Language Defines Identity, and Creates Creative Writing

Pages: 3 (942 words)  ·  Style: MLA  ·  Bibliography Sources: 5  ·  File: .docx  ·  Level: College Senior  ·  Topic: Communication - Language


Language can be used to keep others out of the group: as when people will speak in the tongue that is not understandable by the outsider. Or, language can be used as a means of inclusion, as by adapting tongues to welcome newcomers.

Language has been shown to have direct impacts on the construction of reality -- and not just socio-cultural reality. For example, Hudson points out that different cultures have different "linguistic strategies" for describing spatial and temporal realities (94). For example, different cultural-linguistic groups have different means of conceptualizing direction. "Some people consistently used a left/right approach, and others consistently used compass-points; very few people mixed the two," (Hudson 94). The difference seems mundane and inconsequential, but it can highlight core ways language shapes not just identity, but reality itself. Language can shape one's physical orientation in space, in the here-and-now. Thus, language may also be able to shape one's psychic orientation and worldview.Download full Download Microsoft Word File
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TOPIC: Creative Writing on Language Defines Identity, and Creates Assignment

Research in social cognition is ripe with evidence that language impacts intercultural communication; and that translations are inherently problematic because of that fact. Idioms and poetic phrases are easily mistranslated, because there will be no cultural reference points outside of the original. Similarly, something may be "lost" in the translation. What is lost might be simply a matter of lack of experience: such as a person from the Arctic never having seen a palm tree and thus having no word for the fronds or the trunk. However, what is lost in translation can be more impactful in terms of human relationships. Emotions that are considered standard because they have been given a "voice" are legitimized via language. If those emotions are not codified in language, then it would be impossible to translate those concepts. Problems related to historical texts testify as to how important sociolinguistic theory is in shaping reality. Social policy is a product of sociolinguistic theory.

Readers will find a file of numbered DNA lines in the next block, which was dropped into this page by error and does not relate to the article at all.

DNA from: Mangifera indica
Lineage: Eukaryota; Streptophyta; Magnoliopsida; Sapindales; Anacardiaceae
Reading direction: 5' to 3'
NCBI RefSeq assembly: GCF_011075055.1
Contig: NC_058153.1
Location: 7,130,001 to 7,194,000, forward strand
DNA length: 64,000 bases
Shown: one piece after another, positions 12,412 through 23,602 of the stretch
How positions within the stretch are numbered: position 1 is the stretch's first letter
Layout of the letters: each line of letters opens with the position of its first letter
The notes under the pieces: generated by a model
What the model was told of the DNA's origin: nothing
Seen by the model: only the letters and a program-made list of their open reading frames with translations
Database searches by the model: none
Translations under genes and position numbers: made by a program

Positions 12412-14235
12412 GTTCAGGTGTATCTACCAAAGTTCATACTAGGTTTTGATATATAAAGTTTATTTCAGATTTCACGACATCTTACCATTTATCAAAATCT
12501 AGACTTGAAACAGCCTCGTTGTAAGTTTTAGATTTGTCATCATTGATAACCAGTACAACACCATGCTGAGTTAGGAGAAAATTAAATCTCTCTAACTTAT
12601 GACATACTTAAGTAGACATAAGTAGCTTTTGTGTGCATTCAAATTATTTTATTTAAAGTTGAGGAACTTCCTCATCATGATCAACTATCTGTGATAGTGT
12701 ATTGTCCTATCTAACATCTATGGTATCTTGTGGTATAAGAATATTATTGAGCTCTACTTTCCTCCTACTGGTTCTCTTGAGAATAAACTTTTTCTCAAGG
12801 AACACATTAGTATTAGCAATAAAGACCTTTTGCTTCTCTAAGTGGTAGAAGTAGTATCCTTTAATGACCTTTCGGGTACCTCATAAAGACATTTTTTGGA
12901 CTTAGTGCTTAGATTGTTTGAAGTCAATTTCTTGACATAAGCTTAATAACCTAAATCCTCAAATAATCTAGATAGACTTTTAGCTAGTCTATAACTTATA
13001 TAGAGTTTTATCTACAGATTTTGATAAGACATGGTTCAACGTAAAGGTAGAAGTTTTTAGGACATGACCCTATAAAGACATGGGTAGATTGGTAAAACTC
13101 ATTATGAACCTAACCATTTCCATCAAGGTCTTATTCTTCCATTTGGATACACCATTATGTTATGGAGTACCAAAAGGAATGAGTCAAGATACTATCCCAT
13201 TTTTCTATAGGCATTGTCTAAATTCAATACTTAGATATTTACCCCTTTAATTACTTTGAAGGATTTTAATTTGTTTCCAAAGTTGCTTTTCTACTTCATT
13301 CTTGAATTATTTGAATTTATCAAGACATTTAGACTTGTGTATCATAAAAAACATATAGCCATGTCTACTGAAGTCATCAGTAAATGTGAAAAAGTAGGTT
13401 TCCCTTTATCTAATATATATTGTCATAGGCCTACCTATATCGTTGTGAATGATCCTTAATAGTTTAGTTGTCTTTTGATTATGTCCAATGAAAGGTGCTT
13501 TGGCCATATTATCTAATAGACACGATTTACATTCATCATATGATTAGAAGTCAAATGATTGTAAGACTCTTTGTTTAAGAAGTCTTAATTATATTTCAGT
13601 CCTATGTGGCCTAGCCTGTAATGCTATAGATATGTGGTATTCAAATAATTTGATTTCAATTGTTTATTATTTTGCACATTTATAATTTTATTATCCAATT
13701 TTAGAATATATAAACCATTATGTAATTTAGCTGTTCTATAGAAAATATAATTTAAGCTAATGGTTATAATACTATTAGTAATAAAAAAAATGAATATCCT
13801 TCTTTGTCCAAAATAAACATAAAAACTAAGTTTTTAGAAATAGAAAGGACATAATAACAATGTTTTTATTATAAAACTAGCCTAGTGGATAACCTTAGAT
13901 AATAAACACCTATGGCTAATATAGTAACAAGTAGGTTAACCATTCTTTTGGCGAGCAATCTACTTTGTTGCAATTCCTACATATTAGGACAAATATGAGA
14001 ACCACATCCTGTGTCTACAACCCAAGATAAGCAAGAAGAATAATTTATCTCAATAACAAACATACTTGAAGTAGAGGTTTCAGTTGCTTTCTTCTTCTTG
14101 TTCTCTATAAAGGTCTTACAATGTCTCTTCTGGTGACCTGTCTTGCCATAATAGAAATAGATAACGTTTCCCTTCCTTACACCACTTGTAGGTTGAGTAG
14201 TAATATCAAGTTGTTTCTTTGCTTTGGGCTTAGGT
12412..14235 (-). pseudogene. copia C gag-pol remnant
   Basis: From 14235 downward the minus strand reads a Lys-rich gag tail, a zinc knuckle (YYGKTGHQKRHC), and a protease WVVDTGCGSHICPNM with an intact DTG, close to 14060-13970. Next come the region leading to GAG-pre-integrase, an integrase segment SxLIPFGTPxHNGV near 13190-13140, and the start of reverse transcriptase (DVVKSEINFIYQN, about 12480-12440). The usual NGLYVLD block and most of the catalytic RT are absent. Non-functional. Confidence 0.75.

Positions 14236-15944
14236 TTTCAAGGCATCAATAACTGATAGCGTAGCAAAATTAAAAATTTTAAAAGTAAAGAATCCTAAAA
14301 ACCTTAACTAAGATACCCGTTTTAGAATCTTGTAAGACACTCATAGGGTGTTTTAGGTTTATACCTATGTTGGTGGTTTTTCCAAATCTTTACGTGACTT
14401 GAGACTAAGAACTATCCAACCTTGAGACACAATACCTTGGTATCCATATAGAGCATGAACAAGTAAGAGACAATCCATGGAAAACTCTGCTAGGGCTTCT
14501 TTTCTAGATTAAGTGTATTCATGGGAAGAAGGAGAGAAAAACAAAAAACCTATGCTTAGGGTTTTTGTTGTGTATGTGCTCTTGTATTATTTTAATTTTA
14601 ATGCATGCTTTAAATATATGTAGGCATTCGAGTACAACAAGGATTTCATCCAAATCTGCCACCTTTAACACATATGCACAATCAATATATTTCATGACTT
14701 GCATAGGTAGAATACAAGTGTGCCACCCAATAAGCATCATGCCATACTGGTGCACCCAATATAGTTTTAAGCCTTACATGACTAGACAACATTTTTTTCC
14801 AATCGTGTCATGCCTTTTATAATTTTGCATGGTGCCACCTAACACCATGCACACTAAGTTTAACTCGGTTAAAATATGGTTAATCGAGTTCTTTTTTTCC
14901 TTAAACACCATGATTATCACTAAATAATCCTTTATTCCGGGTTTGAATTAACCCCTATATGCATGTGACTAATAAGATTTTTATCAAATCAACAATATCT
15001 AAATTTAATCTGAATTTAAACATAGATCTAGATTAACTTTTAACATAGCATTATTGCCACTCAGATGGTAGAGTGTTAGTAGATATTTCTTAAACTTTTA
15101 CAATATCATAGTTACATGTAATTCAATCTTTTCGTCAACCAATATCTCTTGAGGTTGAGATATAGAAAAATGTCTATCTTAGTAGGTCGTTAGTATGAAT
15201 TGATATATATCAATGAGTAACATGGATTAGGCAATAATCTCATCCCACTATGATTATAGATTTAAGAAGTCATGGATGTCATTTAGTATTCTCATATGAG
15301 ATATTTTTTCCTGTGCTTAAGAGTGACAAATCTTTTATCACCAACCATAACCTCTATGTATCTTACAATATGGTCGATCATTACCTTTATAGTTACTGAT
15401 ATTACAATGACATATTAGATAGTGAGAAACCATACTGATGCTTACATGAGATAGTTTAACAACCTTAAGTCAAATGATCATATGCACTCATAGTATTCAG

As Sapir states, "language has a setting," (221). Language can never be separated from that setting without it losing something -- or gaining something -- or at least changing in some meaningful way. English is a language that has evolved and grown to accommodate for its cultural intersections. Colonization, globalization, and trade have all morphed English into a great hybrid tongue that borrows from Arabic, French, old Dutch and German. A study of a living language can highlight the ways that language represents a specific culture in a specific historical epoch.

Works Cited

Anzaldua, Gloria. Borderlands: The New Mestiza -- La Frontera. Aunt Lute, 1999.

Chomsky, Noam. Language and Mind. Cambridge University Press, 2006.

Hudson, Richard A. Sociolinguistics. Cambridge University Press, 1996.

Sapir, Edward. Language: An Introduction to the Study of Speech.… [END OF PREVIEW] . . . READ MORE

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How to Cite "Language Defines Identity, and Creates" Creative Writing in a Bibliography:

APA Style

Language Defines Identity, and Creates.  (2012, April 26).  Retrieved December 1, 2021, from

MLA Format

"Language Defines Identity, and Creates."  26 April 2012.  Web.  1 December 2021. <>.

Chicago Style

"Language Defines Identity, and Creates."  April 26, 2012.  Accessed December 1, 2021.